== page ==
npm2sysv

use perl's Daemon::Control and your package.json to make a LSB-compatible init script

npm install npm2sysv
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npm2sysv

populate a Daemon::Control-based LSB init script with your package.json!

This package generates sysv init scripts, which is historically what linux distros use to manage daemons. Just follow the directions to hook it into your /etc/init.d directory and you should be good to go!

(Note that these days sysv replacements such as upstart and systemd have their own analogs to these, but upstart-based systems at least are backwards compatible, and systemd probably is as well. If not, writing configs for them are simpler than using perl and Daemon::Control anyway.)

Basically this just populates a template perl script with data from your package.json. PRETTY STRAIGHTFORWARD

install:

$ npm install npm2sysv # use it in your npm scripts
$ sudo npm install npm2sysv -g # install globally
$ sudo cpanm Daemon::Control # see http://www.cpan.org/modules/INSTALL.html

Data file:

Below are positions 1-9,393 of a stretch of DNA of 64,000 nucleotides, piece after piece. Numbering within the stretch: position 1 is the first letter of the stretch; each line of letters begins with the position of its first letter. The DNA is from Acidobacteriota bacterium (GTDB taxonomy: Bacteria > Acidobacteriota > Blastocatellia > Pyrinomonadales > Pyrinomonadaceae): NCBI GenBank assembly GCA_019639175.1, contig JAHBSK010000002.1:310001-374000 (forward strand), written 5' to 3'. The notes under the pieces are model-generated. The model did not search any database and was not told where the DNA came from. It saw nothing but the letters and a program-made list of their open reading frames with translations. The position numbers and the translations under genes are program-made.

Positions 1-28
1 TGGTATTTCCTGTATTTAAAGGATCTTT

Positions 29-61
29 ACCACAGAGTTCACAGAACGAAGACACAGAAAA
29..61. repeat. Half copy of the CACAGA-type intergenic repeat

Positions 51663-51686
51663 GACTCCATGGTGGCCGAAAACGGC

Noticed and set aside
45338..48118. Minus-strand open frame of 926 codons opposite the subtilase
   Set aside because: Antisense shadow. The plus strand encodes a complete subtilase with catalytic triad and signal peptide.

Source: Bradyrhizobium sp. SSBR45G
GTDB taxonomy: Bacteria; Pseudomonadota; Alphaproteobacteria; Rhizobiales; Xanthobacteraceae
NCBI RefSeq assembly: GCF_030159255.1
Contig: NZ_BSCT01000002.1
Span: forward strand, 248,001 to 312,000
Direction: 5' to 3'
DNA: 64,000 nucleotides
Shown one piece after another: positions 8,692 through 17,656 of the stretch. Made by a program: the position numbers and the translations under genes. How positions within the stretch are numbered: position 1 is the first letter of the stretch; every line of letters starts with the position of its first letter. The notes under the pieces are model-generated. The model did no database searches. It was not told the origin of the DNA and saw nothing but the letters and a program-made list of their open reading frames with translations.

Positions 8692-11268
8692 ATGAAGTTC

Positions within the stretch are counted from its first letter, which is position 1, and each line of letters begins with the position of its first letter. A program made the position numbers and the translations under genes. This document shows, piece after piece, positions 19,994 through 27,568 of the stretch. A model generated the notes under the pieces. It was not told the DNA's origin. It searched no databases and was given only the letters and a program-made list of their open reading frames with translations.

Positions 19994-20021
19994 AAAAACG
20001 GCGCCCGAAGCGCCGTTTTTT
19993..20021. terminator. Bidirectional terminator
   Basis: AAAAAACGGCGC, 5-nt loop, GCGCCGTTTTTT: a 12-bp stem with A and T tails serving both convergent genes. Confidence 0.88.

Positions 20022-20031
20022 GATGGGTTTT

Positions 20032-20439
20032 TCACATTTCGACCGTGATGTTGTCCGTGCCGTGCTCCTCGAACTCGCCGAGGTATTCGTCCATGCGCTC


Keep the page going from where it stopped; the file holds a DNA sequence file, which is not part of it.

example:

josh@onix:~/dev/img2txtbot$ npm2sysv
To run your new init script:

    $ ./init.pl start

To install globally:

    $ sudo ./init.pl get_init_file > /etc/init.d/img2txtbot

For more information, see: https://github.com/symkat/Daemon-Control
josh@onix:~/dev/img2txtbot$ cat init.pl
#!/usr/bin/perl
use warnings;
use strict;
use Daemon::Control;

Daemon::Control->new({
    name        => 'img2txtbot',
    lsb_start   => '$syslog $remote_fs',
    lsb_stop    => '$syslog',
    lsb_sdesc   => 'img2txtbot',
    lsb_desc    => 'A node.js irc bot that uses libcaca and python to turn image links into colorful text representations. Neat!',
    path        => '/home/josh/dev/img2txtbot/init.pl',
    program     => sub {
      exec 'cd /home/josh/dev/img2txtbot && npm start';
    },
    pid_file    => '/tmp/img2txtbot.pid',
    stderr_file => '/tmp/img2txtbot.log',
    stdout_file => '/tmp/img2txtbot.log',
    fork        => 2
})->run;josh@onix:~/dev/img2txtbot$

y u sysv init

  • lowest common denominator
  • pretty sure my ubuntu server already knows what to do with these

y u perl

  • someone I knew already wrote it
  • you try writing a node script that can reliably double-fork. no, go ahead.

license

MIT/X11

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